Guest Post by Dr Matthew Powers, University of Washington.
Yet a growing body of academic research finds that NGOs continue to prioritize coverage in the mainstream media. This preference exists despite well-documented trade-offs involved in media-based advocacy; NGOs targeting the mainstream media may have to change their message to fit news timetables, formats and norms, which can distract from advocacy goals.
What explains the persistence of media-centered publicity strategies at humanitarian and human rights organizations? That is the question I attempt to explain in my recent article in the International Journal of Press/Politics. Drawing on interviews with professionals working at leading organizations, I argue that these groups are incentivized in several ways to maintain their emphasis on mainstream media coverage.
First, within their organizations, NGOs have sizeable public relations departments, often staffed by former journalists who maintain semi-regular contact with current reporters. This leads NGO staffers to see journalists as a natural, if uneasy, ally in the fight for publicity. As one person told me: “They [NGO staffers and journalists] are sharing planes, they’re sharing cars, and they’re sharing food. They’re living together in many cases.”
Digital tools add new possibilities but interview respondents stressed they also add burdens. At one organization, a communication staffer complained that it was nearly impossible to manage the comments on the group’s Facebook page. Moreover, many expressed limited familiarity with using such tools. Interacting with journalists, by contrast, was a regular and routine task.
A second reason why NGOs continue to prioritize media coverage is because their donors value it, both as a platform to learn about NGOs and as a mechanism for measuring impact.
Moreover, while donors are willing to give short-term grants to support digital communications, less funding is available to support the creation of necessary digital infrastructure. A recent survey of the NGO sector finds that large global organizations, like the ones I studied, allocate 1 to 2.5 percent of their budgets to digital technologies and staff. Donor hesitation is listed as the primary reason for the underinvestment.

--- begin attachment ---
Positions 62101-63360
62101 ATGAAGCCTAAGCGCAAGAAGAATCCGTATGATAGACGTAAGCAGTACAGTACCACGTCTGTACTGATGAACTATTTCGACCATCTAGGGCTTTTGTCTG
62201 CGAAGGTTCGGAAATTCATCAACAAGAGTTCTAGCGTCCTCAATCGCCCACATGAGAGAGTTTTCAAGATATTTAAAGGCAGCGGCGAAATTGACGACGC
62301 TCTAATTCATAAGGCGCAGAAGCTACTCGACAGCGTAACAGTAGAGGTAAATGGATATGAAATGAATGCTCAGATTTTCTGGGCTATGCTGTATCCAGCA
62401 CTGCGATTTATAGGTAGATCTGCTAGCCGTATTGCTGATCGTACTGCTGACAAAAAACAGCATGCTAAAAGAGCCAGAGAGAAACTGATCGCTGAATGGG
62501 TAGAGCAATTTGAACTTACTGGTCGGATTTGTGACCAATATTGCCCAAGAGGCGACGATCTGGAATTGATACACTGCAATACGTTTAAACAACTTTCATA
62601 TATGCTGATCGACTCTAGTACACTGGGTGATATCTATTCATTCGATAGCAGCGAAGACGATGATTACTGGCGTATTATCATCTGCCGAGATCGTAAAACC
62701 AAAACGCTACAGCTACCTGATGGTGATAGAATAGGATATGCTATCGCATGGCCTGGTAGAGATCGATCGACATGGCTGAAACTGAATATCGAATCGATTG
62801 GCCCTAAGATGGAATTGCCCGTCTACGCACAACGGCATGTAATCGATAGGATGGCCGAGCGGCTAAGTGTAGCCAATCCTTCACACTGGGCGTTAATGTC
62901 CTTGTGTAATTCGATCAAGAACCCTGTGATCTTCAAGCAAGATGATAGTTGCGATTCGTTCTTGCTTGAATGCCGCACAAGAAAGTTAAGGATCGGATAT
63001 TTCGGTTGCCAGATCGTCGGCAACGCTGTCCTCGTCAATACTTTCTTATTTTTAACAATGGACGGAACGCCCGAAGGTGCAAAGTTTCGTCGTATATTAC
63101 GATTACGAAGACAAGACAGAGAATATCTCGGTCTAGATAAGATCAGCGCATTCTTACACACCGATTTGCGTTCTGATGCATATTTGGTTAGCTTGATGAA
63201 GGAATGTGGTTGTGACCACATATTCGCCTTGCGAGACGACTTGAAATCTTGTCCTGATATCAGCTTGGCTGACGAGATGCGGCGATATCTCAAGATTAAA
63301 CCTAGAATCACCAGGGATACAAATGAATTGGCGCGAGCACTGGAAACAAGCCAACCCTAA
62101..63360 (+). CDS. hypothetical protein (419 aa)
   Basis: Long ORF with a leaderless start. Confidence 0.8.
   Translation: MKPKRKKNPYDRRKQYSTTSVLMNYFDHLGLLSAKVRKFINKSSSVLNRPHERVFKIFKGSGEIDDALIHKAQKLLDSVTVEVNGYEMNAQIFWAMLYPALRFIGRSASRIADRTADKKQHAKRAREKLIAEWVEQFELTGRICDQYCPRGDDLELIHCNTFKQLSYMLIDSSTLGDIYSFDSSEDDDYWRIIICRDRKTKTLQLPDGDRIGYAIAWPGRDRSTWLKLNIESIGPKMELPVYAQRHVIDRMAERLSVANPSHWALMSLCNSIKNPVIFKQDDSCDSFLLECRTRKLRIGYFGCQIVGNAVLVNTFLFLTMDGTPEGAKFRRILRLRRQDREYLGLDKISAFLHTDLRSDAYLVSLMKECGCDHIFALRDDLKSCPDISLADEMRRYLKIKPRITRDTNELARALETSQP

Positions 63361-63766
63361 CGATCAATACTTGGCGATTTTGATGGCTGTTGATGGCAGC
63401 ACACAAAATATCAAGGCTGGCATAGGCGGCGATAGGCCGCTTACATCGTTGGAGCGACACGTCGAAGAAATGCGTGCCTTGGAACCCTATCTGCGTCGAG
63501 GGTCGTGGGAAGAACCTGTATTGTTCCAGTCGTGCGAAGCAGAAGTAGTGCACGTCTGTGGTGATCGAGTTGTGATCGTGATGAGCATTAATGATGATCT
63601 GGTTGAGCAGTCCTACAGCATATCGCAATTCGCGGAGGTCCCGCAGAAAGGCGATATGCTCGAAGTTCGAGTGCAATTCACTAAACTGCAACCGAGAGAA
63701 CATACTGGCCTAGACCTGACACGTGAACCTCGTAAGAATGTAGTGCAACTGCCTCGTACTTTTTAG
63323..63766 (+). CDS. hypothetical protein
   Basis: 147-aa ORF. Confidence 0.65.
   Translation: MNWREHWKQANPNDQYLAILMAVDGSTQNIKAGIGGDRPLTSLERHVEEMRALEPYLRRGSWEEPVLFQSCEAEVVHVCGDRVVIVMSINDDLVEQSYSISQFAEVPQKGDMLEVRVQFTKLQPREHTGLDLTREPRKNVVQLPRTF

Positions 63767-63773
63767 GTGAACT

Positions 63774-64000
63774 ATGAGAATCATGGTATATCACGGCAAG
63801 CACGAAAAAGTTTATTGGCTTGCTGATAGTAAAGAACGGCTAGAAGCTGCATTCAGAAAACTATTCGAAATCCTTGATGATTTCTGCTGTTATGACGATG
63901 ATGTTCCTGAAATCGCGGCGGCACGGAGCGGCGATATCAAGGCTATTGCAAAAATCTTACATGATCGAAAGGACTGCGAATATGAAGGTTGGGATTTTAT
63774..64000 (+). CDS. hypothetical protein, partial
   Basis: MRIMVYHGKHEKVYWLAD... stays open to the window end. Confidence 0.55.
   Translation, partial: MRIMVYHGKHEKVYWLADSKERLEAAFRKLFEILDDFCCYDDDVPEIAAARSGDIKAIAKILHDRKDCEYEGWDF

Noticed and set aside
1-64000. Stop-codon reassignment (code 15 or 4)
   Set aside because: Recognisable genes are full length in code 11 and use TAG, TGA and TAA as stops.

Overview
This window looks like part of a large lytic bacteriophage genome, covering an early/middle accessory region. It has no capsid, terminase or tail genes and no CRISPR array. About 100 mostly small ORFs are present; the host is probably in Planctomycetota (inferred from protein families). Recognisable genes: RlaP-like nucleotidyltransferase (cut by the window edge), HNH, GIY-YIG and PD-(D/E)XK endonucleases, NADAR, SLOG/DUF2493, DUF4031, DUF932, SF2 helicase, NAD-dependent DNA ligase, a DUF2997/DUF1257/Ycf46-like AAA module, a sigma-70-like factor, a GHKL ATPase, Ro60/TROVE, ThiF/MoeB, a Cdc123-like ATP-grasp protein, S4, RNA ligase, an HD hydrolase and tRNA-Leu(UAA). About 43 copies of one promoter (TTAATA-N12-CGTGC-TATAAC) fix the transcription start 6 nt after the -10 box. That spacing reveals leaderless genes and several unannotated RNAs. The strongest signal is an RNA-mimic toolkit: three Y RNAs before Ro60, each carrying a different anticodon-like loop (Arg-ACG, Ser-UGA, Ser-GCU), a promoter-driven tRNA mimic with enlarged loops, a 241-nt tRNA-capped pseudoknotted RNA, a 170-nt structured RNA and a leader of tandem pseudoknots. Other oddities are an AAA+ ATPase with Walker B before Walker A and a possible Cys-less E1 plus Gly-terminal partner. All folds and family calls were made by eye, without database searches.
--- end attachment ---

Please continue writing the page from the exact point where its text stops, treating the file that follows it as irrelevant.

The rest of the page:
Finally, NGOs continue to emphasize mainstream media coverage because political officials still value media coverage as a way to learn about advocacy demands. Several organizations have conducted research on the news consumption habits of government officials and policymakers. All found that officials pay close attention to mainstream media. As one person put it: “The New York Times is very influential at the United Nations. So if you really want the United Nations to sit up and pay attention to something, it’s actually very helpful to have it in the New York Times.”
Together, these various factors create what I call “reinforcing path dependencies.” By this term, I call attention to the way in which the enduring emphasis on mainstream media coverage is the result of interactions across a number of sectors. NGOs, journalists, government officials and donors each in their own way contribute to the persistence of media-centered strategies.
It is important to note that NGOs that prioritize media coverage are also involved in a range of digital efforts, from multimedia content creation to social media engagement.
Nonetheless, my research suggests that digital possibilities do not automatically translate into digital realities. Instead, NGO communication strategies are shaped by – and likely will continue to be shaped by – the people and institutions in which they are embedded. Understanding what those are, and what it would take to transform them, thus remains an important task for scholars and practitioners alike.